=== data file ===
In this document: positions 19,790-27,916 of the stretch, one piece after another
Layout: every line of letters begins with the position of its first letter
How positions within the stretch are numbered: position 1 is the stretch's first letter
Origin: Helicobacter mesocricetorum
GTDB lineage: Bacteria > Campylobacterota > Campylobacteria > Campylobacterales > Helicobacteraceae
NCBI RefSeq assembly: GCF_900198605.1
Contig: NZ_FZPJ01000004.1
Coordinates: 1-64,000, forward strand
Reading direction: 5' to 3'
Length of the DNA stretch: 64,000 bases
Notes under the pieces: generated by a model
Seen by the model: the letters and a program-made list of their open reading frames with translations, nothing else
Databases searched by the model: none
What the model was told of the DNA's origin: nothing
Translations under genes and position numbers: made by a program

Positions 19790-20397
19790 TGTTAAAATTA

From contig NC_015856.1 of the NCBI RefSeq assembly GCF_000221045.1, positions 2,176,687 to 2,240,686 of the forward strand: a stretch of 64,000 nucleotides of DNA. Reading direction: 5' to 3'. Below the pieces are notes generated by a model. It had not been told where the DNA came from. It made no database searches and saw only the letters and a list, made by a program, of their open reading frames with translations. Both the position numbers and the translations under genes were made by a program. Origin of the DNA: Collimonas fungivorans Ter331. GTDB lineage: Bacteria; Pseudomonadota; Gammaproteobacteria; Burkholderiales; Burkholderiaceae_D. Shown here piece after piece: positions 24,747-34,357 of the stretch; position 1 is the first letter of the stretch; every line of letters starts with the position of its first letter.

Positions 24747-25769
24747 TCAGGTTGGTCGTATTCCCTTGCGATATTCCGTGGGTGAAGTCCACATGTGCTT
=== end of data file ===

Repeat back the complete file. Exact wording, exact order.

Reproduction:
In this document: positions 19,790-27,916 of the stretch, one piece after another
Layout: every line of letters begins with the position of its first letter
How positions within the stretch are numbered: position 1 is the stretch's first letter
Origin: Helicobacter mesocricetorum
GTDB lineage: Bacteria > Campylobacterota > Campylobacteria > Campylobacterales > Helicobacteraceae
NCBI RefSeq assembly: GCF_900198605.1
Contig: NZ_FZPJ01000004.1
Coordinates: 1-64,000, forward strand
Reading direction: 5' to 3'
Length of the DNA stretch: 64,000 bases
Notes under the pieces: generated by a model
Seen by the model: the letters and a program-made list of their open reading frames with translations, nothing else
Databases searched by the model: none
What the model was told of the DNA's origin: nothing
Translations under genes and position numbers: made by a program

Positions 19790-20397
19790 TGTTAAAATTA

From contig NC_015856.1 of the NCBI RefSeq assembly GCF_000221045.1, positions 2,176,687 to 2,240,686 of the forward strand: a stretch of 64,000 nucleotides of DNA. Reading direction: 5' to 3'. Below the pieces are notes generated by a model. It had not been told where the DNA came from. It made no database searches and saw only the letters and a list, made by a program, of their open reading frames with translations. Both the position numbers and the translations under genes were made by a program. Origin of the DNA: Collimonas fungivorans Ter331. GTDB lineage: Bacteria; Pseudomonadota; Gammaproteobacteria; Burkholderiales; Burkholderiaceae_D. Shown here piece after piece: positions 24,747-34,357 of the stretch; position 1 is the first letter of the stretch; every line of letters starts with the position of its first letter.

Positions 24747-25769
24747 TCAGGTTGGTCGTATTCCCTTGCGATATTCCGTGGGTGAAGTCCACATGTGCTT